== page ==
Spring flowering took a few baby steps forward the past week.  We now have three purple iris blossoming, and will probably have both purple and yellow flowers before the end of the week.  The first blue flax has opened.

The tomato seeds I planted still aren’t doing what I’d hoped they’d be doing by now.  I think this is due to the much colder than usual nighttime temperatures.  By purest chance, I have a comparison.  The evening of the day I planted the tomato seeds in my outdoor starter bed, I found a seed I’d missed on the kitchen table.  Rather than putting it back in the envelope, I put it in the pot of basil I have on my kitchen windowsill.

(Yes.  I am familiar with John Keats’s poem “Isabella, or the Pot of Basil.”  No fear, no one was harmed in the planting of this basil.  I was simply t lonely for a plant to watch, and started this one over the winter.)

Anyhow, the indoor seed sprouted within ten days.  The sprout has grown, and is even thinking about producing a true leaf.  Of the seeds planted outdoors, only one or two have sprouted, and the seedlings have remained small.  This is quite counter to my past experiences with starting seeds in this bed.

Why do I start the seeds outside?  I’ve started seeds indoors many times.  However, probably because of our extreme shifts of temperature, the young plants don’t take well to being “hardened off.”  Until this year, I’ve had fairly good luck starting tomato plants in this one sheltered corner outside.  I haven’t given up hope yet.

Why do I grow plants from seed?  The varieties I’m trying are not widely available as bedding plants.  They’re grown from heirloom seeds, of plants that have been shown to do well in the higher summer heat we’ve been having these last few years.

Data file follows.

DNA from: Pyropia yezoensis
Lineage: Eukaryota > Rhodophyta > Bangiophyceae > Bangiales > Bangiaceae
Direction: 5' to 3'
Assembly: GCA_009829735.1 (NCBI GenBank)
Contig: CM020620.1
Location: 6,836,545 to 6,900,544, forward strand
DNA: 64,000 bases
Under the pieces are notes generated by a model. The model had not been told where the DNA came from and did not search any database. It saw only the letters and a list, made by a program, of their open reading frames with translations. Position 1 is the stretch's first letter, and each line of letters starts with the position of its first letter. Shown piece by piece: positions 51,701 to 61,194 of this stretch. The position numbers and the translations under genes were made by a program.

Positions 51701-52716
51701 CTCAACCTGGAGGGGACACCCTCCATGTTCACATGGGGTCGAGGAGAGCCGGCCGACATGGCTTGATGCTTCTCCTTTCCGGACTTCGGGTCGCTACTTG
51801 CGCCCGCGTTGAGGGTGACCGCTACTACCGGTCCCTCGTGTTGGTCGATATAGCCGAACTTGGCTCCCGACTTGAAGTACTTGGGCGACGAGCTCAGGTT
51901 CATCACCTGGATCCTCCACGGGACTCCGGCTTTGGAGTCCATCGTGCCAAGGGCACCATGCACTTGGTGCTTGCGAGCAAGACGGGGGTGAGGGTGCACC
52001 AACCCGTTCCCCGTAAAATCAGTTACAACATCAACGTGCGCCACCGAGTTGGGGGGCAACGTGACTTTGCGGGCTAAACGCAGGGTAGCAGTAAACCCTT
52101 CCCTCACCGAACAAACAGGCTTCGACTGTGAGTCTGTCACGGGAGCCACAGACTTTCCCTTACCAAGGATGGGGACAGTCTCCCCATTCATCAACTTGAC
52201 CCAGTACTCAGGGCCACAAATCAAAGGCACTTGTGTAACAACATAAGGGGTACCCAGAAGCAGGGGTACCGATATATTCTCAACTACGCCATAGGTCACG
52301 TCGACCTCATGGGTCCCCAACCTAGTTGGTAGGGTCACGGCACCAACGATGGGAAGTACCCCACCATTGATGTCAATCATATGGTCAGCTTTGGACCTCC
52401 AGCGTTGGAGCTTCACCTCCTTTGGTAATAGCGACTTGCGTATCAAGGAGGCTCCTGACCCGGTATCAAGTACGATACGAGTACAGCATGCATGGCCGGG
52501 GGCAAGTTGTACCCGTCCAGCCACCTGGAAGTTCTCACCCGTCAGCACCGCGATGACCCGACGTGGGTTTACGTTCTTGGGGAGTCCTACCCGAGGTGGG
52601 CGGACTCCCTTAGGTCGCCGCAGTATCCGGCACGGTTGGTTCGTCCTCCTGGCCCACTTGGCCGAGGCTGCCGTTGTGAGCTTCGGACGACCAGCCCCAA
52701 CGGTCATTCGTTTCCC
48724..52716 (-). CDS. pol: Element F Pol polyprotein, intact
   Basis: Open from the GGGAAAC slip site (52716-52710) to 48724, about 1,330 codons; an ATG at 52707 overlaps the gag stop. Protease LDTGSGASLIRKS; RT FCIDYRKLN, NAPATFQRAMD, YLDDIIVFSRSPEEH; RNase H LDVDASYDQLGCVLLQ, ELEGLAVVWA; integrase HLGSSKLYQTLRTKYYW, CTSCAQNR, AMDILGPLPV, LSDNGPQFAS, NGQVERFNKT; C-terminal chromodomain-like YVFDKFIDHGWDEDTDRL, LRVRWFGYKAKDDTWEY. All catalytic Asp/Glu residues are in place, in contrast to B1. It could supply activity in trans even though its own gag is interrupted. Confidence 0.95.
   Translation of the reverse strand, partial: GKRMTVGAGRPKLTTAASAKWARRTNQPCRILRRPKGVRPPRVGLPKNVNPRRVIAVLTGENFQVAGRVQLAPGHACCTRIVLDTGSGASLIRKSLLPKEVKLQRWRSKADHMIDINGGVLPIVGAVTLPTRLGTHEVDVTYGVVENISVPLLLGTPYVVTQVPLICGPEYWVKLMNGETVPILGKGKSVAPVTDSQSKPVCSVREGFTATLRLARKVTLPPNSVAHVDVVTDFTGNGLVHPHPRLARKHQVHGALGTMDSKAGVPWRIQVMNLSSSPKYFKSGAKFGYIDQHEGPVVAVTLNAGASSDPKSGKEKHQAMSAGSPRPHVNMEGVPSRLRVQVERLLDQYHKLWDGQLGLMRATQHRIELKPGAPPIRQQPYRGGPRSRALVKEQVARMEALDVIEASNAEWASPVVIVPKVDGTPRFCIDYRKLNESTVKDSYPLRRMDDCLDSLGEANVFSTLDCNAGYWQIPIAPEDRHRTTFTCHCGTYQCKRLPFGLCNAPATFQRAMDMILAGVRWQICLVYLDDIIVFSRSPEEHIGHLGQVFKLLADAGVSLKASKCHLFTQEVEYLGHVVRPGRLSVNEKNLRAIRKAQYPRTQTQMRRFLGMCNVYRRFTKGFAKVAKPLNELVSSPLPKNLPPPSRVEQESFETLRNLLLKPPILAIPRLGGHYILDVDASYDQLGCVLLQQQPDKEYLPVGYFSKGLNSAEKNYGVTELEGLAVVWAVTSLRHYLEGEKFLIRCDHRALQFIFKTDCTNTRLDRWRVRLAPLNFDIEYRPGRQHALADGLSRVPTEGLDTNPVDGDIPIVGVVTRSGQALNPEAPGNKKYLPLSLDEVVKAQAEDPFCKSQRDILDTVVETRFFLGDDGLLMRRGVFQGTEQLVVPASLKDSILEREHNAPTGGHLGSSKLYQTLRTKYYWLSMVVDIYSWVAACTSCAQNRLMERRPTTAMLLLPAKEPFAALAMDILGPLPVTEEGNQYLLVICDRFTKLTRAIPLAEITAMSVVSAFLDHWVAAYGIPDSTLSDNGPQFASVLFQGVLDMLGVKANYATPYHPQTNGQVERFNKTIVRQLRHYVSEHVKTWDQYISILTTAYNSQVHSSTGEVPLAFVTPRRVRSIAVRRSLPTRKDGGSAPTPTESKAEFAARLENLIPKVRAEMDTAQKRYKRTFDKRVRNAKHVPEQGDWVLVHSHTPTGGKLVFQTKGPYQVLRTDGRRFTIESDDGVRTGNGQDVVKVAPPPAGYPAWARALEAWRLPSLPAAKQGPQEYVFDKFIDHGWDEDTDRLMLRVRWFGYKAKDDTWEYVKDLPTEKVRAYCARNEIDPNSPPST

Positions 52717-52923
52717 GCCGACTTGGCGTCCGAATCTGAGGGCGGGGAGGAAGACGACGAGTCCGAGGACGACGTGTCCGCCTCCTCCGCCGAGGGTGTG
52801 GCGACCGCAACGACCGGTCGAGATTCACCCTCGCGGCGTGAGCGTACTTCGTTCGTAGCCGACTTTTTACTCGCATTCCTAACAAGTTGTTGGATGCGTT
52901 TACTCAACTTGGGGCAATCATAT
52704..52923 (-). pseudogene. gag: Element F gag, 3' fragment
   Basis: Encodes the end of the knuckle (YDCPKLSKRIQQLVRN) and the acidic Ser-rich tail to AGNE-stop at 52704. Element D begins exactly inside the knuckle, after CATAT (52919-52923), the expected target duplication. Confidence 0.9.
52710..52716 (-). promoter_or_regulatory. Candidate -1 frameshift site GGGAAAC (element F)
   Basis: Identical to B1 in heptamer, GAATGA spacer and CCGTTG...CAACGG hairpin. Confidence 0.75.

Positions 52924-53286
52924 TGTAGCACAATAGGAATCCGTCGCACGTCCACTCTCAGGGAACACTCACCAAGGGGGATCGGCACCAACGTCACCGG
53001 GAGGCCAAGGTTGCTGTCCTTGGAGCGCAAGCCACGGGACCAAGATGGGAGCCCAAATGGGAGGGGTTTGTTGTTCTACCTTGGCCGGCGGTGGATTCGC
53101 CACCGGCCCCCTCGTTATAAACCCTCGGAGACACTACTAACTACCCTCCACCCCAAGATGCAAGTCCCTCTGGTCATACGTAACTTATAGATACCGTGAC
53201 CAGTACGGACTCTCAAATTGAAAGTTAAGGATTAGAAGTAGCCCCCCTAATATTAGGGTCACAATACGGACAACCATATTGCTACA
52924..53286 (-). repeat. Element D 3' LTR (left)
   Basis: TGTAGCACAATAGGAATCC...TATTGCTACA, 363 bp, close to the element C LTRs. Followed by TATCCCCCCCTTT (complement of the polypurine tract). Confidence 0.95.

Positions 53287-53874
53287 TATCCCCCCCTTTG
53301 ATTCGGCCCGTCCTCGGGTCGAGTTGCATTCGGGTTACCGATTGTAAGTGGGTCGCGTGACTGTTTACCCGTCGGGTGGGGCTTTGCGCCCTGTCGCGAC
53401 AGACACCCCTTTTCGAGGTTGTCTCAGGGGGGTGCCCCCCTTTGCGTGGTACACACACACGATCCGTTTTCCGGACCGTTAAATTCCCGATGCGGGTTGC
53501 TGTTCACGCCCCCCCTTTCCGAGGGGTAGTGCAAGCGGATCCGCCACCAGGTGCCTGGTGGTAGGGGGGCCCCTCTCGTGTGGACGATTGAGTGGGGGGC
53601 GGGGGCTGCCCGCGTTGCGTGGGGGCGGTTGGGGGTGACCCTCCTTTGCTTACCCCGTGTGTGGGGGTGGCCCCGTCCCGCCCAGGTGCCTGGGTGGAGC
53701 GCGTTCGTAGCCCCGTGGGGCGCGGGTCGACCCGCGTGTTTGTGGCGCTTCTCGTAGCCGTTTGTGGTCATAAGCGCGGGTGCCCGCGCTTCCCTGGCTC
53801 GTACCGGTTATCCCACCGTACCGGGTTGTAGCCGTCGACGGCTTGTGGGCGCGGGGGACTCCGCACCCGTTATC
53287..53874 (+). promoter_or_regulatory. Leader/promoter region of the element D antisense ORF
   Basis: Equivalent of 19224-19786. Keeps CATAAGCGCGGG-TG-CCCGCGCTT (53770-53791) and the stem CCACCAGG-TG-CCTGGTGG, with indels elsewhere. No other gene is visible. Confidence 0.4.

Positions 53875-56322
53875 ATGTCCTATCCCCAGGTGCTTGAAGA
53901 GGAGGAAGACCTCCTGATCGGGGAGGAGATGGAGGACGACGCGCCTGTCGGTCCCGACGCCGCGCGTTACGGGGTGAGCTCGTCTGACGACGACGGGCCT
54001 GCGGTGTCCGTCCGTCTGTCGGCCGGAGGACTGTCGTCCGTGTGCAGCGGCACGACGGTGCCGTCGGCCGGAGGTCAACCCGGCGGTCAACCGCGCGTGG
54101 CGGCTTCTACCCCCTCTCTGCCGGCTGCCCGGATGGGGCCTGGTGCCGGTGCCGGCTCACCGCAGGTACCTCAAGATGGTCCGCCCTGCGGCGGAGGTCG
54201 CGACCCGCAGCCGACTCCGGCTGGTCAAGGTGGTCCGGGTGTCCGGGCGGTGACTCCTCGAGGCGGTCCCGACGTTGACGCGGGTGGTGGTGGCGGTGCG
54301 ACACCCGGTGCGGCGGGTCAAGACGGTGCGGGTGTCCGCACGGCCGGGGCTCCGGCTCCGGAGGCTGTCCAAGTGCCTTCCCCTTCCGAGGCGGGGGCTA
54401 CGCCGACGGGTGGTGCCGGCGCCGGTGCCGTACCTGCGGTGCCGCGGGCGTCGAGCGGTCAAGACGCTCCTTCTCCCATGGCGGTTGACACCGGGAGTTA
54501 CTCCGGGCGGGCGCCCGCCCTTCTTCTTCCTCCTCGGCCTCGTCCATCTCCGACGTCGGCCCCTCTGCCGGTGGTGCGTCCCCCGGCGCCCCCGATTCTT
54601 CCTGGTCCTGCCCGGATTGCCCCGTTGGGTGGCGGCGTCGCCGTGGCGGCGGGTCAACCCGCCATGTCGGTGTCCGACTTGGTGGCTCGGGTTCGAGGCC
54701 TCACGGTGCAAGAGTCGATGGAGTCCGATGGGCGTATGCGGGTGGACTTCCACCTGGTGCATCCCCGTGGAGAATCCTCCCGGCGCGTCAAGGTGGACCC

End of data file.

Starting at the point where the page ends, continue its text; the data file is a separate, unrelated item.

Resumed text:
On that note, I’m off to the planet Sphinx where Spring is moseying along through its fifteen and a bit Terran month cycle, the crown oaks are changing their foliage, and the treecats are getting ready to have kittens.

Take care!

What a Spectacle!

April 19, 2023
Spectacle Pod Near the Temple of the Toad

One of the many wildflowers (some would call them “weeds”) that Jim and I let go in our yard is the spectacle pod.  Named for its seed pods, which look somewhat like a pale green set of opera glasses, these roughly foot high plants grow with very little encouragement and no need to be watered.  They start flowering about this time of year with blossoms lasting for about a month.  Then they produce seeds that the birds enjoy.  Finally, they wither into something ragged and brown that we pull.

After we pull the spectacle pod plants, we often put the dead plants in an out of the way corner of the yard, so the birds can continue foraging for a while more.  The seeds can be eaten by humans as well.  I’ve tried them.  They’re somewhat spicy but, not (to my tastebuds at least) particularly yummy.  I guess they’re best “for the birds.”